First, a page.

• Indirect methods of proof of income.
  • Penalties and taxes imposed on the partnership under Chapter 1.

Generally, the special enforcement provisions are proposed to be applicable to partnership taxable years ending after Nov. 20, 2020, or any examination or investigation begun after Nov. 20, 2020. The rule for partnership-related items underlying nonpartnership-related items is proposed to apply to partnership taxable years ending after Dec. 20, 2018, or any examination or investigation begun after Dec. 20, 2018. The proposed regulations provide that these provisions can apply earlier if the IRS and the taxpayer agree.

Looking ahead

These changes generally are proposed to be effective in 2020, which means that they would have retroactive effect if finalized without a change to the effective date. Partnerships with QSub partners that planned to elect out of the BBA for 2020 should consult with their tax advisers to evaluate how these proposed changes could affect them. Partners of partnerships currently under BBA audit should consider whether one of the factors that would cause the partnership to cease to exist might arise and, if so, how the cease-to-exist rules could affect them. Partners and partnerships also should be aware of how the special enforcement provisions could affect them, especially the rule that would allow the IRS to audit partnership-related items outside of a BBA audit in the case of underlying nonpartnership-related items, because those rules could apply to taxable years and examinations that began after Dec. 20, 2018.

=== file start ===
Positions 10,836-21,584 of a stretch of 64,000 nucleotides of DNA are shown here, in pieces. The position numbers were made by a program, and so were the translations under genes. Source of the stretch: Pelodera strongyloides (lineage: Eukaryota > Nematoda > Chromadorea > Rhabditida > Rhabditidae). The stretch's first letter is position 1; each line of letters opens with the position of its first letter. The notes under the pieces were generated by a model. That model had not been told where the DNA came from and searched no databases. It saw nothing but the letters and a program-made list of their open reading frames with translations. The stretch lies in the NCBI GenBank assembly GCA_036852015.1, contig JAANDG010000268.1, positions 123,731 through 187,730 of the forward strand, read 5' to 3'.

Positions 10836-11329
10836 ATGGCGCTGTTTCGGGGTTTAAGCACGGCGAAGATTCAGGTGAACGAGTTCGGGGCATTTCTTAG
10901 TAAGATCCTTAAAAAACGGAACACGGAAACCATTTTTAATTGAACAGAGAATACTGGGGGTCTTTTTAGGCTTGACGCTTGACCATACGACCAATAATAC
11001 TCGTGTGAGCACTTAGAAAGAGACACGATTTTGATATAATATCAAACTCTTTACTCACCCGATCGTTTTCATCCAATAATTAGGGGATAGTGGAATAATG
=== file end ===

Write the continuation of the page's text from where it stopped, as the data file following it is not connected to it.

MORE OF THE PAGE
Update: On Dec. 8, 2020, the IRS released two practice units – one on allocation of partnership liabilities and another on recourse and nonrecourse liabilities. These practice units give further insight into issues the IRS will be focusing on during partnership examinations.

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Rochelle Hodes
Rochelle Hodes
Principal, Washington National Tax